Under Florida law, both parents are normally required to financially support a minor child until the child reaches the age of majority (18 years) or, if the child is still in high school at the time, until the child either graduates or reaches the age of 19 years, whichever occurs first. Florida law typically mandates that the non‑custodial parent pay an amount of child support to the custodial parent in order to accomplish this goal. The amount of child support is calculated based on the parties' relative incomes, as well as some other factors, and must be consistent with the state‑established guidelines.
There are several types of alimony (a/k/a spousal support) that can be awarded by the court. These are lump sum (usually a single payment), rehabilitative (a/k/a temporary or “bridge the gap”), and permanent periodic (normally paid until the receiving spouse remarries or either party dies). Whether alimony will be awarded in a case is determined based upon a number of factors including, but not limited to, the duration of the marriage, the age and physical/mental/emotional condition of each of the parties, the standard of living established by the parties during the marriage, the financial resources/income of each party, and the liabilities/expenses of each party.
Assets and debts are typically broken down into two categories: non‑marital and marital. Typically, non‑marital assets/debts are those which existed in the individual name of one party or the other prior to the parties' marriage. These assets/debts generally are not subject to distribution by the court in a divorce case. (There are, of course, exceptions to this). Marital assets/debts are those which were obtained/incurred during the course of the parties' marriage. These assets/debts generally are subject to distribution by the court in a divorce case. (There are, of course, exceptions to this as well). The distribution of the marital assets/debts will not necessarily be equal between the parties. The Court will take several factors into consideration when determining the ultimate distribution. These factors include, but are not limited to, each parties' relative contribution to the marriage (which is not necessarily restricted only to monetary contributions), the parties' relative financial circumstances, and each parties' non‑marital assets/debts.
A prenuptial agreement is a document that can be executed by couples who are contemplating marriage in order to protect themselves financially in terms of property ownership, asset/debt distribution, and alimony should an eventual separation/divorce occur. Each party must provide full disclosure of their assets and finances to the other and must thereafter sign the document freely and voluntarily.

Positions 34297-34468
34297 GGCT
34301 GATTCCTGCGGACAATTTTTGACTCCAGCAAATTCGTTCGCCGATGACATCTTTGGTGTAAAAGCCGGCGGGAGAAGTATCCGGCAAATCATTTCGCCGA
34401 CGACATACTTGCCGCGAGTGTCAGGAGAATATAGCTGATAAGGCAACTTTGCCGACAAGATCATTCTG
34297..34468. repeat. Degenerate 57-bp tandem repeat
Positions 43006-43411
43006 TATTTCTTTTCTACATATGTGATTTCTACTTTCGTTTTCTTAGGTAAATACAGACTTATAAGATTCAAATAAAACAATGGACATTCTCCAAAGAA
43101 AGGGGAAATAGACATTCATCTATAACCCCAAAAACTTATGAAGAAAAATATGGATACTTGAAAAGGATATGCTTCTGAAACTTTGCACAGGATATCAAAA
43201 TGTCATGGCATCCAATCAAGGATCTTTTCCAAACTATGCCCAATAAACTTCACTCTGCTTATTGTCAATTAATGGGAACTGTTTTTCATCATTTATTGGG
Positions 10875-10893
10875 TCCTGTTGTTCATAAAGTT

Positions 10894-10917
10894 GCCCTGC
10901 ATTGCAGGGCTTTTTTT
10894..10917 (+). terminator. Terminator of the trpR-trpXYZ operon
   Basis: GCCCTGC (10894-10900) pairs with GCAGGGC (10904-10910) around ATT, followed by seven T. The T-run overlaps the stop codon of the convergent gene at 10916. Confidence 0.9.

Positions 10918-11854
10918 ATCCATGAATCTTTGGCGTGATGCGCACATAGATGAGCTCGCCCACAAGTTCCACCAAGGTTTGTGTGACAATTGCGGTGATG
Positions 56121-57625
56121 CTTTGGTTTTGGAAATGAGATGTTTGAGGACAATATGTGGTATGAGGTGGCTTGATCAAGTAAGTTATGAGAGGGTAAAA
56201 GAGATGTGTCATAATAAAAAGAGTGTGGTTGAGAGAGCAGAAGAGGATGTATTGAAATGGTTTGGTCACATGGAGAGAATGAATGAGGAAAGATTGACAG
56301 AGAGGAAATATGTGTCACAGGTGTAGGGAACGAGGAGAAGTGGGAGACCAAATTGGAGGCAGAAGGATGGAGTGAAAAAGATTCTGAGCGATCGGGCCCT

If domestic violence has occurred or may be likely to occur within a relationship, the threatened party can apply to the court in order to obtain a restraining order (a/k/a an injunction) against the threatening party. The party requesting the restraining order must normally convince the court that they may be in imminent danger of bodily harm. The court will then issue a temporary restraining order, which can thereafter be extended indefinitely if good cause is shown.
If a child is born out of wedlock, a court‑ordered finding of paternity is required to establish the legal rights and responsibilities of the father. The issues of the child's custody and visitation, as well as the amount of child support to be paid, are all determined within the scope of the paternity action. In addition, if either of the parties objects to the alleged father being the actual biological parent of the child (and therefore having all of the rights and responsibilities of a parent), a paternity test can be administered so as to verify whether or not this is actually the case.
Although there are several different types of adoptions, our offices handle mainly step‑parent adoptions. In a step‑parent adoption, one of the child's biological parents has re‑married and his/her new spouse wishes to assume all of the legal rights and responsibilities associated with being a parent of the child. The adoption serves to terminate the parental rights and responsibilities of the other biological parent and is normally done after obtaining that parent's full and informed consent.